The increased availability of capital has implications beyond third party solutions for the industry. It can improve how firms raise money to buy and construct property. Crowdfunding platforms, such as RealtyMogul and RealtyShares, allow investors to invest capital for either debt or equity stakes in real estate deals. As we discussed in a prior article real estate crowdfunding continues to be the poster child for equity crowdfunding.
While technology presents many opportunities, it is also necessary to evaluate the downside. From an operations perspective, real estate transactions and property management services are heavily dependent upon information systems and technology. Implementing and maintaining systems are a critical part of a successful operation. System downtime, security vulnerabilities, and cyber threats, such as phishing scams, ransomware attacks, distributed denial of service (DDoS) and permanent denial of service (PDoS), all present challenges for those in the industry.
Revenue volatility in the industry can be seen through the lens of either retailers or firms that own and manage the real estate. Factors such as the unemployment rate, consumer disposable income, and tourism may all play an important role. The most recent data shows that the U.S. has an unemployment rate of only 3.9%. Rates this low have not been seen since the year 2000.
While a reduction in the unemployment rate usually triggers an increase in the average wage rate, this has not been the case in recent months. Wages barely outstripped the rate of inflation and rose only 2.6%. With a lower unemployment rate more individuals have entered the workforce, yet wages are not rising as quickly as they should. This may impact business that are hiring employees, but who are not seeing the increased spending that would be typically associated with more employed individuals.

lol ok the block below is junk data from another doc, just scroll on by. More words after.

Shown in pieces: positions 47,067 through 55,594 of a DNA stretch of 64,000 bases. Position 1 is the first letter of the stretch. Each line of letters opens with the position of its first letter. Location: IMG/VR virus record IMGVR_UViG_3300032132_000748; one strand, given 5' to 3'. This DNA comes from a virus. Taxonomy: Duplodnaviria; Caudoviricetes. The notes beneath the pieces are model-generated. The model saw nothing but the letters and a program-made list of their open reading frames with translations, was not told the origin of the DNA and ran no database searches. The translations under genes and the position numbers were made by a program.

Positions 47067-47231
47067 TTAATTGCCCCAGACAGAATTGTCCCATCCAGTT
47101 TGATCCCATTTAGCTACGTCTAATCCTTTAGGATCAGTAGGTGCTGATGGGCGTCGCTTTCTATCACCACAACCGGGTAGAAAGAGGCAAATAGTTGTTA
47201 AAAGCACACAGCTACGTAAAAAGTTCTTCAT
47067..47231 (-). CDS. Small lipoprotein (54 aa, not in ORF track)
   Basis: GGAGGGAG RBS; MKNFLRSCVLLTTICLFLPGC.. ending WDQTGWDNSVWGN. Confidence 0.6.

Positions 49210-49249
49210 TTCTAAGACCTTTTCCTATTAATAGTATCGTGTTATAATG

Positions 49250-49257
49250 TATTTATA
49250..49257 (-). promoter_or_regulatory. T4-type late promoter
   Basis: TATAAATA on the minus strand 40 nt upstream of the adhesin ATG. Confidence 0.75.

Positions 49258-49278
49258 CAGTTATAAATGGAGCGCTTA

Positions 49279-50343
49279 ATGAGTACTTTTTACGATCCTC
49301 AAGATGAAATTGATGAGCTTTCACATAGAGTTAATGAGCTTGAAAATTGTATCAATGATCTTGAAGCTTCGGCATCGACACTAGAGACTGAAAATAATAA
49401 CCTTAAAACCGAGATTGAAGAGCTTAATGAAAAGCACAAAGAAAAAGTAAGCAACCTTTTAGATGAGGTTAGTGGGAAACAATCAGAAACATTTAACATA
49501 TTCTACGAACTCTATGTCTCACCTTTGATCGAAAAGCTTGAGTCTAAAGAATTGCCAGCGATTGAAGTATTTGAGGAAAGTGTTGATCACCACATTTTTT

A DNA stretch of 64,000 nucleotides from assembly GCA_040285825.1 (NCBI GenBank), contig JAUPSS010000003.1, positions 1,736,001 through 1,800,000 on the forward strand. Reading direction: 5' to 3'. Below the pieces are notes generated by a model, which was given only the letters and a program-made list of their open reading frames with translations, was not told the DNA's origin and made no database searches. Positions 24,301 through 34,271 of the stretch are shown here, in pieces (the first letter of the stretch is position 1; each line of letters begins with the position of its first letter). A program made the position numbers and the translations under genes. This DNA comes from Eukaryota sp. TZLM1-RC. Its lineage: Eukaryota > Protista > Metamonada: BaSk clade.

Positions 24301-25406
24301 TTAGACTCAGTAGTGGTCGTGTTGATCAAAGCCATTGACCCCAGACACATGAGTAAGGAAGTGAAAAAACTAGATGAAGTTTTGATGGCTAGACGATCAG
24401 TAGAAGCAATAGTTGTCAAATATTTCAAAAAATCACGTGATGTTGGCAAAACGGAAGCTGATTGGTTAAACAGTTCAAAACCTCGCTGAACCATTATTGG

Interest rates are also a critical factor in the industry. As was mentioned previously, those operating in this area require capital to build and maintain properties and to conduct acquisitions. Interest rates directly impact the cost of debt that a borrower will pay. As of this writing the rate on a 10-year Treasury is 2.9%. With the Fed wanting to control any potential inflation a modest increase in rates may be likely.
Real GDP increased 2.3% in the first quarter of 2018. The continued moderate expansion in macroeconomic growth should support the continued moderate expansion in demand for retail properties. Property prices have risen 52% over the past five years and are 23% above the peak reached prior to the financial crisis. Prices have slowed over the last 12 months, which has alleviated some of the concerns about the possibility of overheating.
Regulation & Policy
Retail real estate is required to adhere to various building and safety codes during construction, before the property can be operated, and once the property is in use. Regulations relate to handicap accessibility, fire codes, zoning restrictions, and general construction standards. Construction firms must adhere to environmental standards such as minimums for the amount of waste material recycled on the building site. In addition, various laws and regulations impose liability on real property owners or operators for the cost of investigating, cleaning up and removing property contamination caused by hazardous or toxic substances. A strong example of this type of regulation relates to the use and cleanup of asbestos, particularly within older buildings.